Why Did Andy Griffith Leave ‘the Andy Griffith Show’

by Matthew Wilson
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Eight years is a long time to spend at one place, even Mayberry. Andy Griffith may have created an iconic and long-lasting character in Sheriff Andy Taylor. But by 1968, he was ready to move on to new projects.

Griffith wore the badge for eight seasons in a show that explored small-town living. But much about the show’s formula had changed by 1968. For one, Taylor was minus his loyal deputy Barney Fife. And Griffith was minus his screen partner Don Knotts.

Their chemistry made up the heart of the show and its popularity. But Knott left the show after Season Five and only made infrequent guest appearances in the show’s last few seasons.

Like many shows of its time, “The Andy Griffith Show” also moved to color and lost some of its charm. Plots focused less on small-town living and more on zanier things like Hollywood and movie productions.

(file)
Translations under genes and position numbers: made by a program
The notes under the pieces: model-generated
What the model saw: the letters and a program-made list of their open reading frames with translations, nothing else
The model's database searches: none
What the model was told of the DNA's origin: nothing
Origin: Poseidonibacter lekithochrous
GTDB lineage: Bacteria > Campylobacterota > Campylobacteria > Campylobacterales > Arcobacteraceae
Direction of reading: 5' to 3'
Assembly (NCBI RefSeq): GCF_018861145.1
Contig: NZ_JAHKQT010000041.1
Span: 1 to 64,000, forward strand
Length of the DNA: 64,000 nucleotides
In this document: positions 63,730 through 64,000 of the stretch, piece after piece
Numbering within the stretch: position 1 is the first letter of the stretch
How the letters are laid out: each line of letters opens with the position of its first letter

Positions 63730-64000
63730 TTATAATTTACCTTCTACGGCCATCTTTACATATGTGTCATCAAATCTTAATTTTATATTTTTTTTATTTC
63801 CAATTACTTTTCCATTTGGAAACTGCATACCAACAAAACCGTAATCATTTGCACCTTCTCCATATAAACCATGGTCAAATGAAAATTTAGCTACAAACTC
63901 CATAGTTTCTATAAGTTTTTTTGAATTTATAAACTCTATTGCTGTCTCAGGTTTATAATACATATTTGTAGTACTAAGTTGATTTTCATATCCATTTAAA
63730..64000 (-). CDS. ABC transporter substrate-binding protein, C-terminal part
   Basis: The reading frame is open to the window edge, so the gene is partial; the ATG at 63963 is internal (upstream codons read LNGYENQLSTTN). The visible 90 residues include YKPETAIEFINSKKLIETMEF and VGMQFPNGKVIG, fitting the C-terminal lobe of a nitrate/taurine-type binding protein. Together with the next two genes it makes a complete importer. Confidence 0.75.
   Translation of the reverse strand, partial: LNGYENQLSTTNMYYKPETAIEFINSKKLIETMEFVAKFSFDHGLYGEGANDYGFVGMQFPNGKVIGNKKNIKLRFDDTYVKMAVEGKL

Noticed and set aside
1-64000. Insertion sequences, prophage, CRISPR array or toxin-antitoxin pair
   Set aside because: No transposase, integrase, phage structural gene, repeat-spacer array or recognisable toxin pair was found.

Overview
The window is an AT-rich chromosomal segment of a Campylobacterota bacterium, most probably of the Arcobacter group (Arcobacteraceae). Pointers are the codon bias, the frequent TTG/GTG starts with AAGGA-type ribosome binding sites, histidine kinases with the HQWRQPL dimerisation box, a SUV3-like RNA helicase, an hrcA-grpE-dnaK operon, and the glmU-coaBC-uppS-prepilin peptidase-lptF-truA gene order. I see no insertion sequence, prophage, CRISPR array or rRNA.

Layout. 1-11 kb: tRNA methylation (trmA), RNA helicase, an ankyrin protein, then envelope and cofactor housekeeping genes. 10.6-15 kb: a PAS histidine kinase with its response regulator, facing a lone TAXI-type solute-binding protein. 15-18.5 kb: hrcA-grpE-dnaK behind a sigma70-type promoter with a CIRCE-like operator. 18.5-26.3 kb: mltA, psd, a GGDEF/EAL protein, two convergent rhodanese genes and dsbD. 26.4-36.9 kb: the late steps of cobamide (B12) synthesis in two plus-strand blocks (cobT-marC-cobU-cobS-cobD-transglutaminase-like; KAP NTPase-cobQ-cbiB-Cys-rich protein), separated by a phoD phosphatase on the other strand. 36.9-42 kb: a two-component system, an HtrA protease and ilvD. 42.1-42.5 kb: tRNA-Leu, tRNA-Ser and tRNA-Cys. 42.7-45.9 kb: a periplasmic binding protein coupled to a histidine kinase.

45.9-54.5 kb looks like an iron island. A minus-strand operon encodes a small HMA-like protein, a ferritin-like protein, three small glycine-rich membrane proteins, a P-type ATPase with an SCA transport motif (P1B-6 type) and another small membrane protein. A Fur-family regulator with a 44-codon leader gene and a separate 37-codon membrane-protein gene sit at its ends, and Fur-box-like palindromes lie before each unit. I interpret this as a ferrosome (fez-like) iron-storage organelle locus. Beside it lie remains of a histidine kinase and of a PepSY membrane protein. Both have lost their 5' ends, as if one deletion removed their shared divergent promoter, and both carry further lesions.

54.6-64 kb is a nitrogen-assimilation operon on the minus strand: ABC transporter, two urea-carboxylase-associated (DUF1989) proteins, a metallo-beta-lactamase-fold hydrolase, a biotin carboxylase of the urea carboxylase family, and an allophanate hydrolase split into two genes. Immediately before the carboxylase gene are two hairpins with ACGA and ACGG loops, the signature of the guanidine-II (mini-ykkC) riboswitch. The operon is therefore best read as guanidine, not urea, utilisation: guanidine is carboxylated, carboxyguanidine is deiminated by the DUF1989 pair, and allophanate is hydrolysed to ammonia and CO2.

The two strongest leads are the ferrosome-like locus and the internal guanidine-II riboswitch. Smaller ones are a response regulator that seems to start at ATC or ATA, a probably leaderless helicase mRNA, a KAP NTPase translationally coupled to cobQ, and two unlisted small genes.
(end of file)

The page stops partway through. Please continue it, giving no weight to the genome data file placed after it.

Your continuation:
“[Barney Fife actor Don Knotts] was gone, and the show had gone into color from black and white,” Griffith said. “And it was getting like a regular situation comedy. And I was afraid I wasn’t holding up my end of it any longer. Also, I wanted to try my wings outside.”

Griffith’s manager, Richard Linke, also agreed that Griffith was tired. “Andy had gotten to the point where he was physically and mentally tired and felt he couldn’t add any more to the character,” he said.

Andy Griffith Returns to Mayberry

The rest of the cast wanted to continue in their roles. Griffith helped executive produce a spinoff called “Mayberry R.F.D.” about the Mayberry gang. He appeared as Taylor in the first few episodes where he got married and eventually moved away, creating a smoother transition. The show ran for three years and was popular ratings-wise but was still canceled by the network.

Griffith and Knots would reprise their roles once again in 1986 for the “Return to Mayberry” special. The special reintroduced the citizens of Mayberry years later. Despite moving on to new projects, “The Andy Griffith Show” remains one of Griffith’s most popular works. It’s still broadcasted to this day in syndication where other shows of its era have been forgotten.

Outsider.com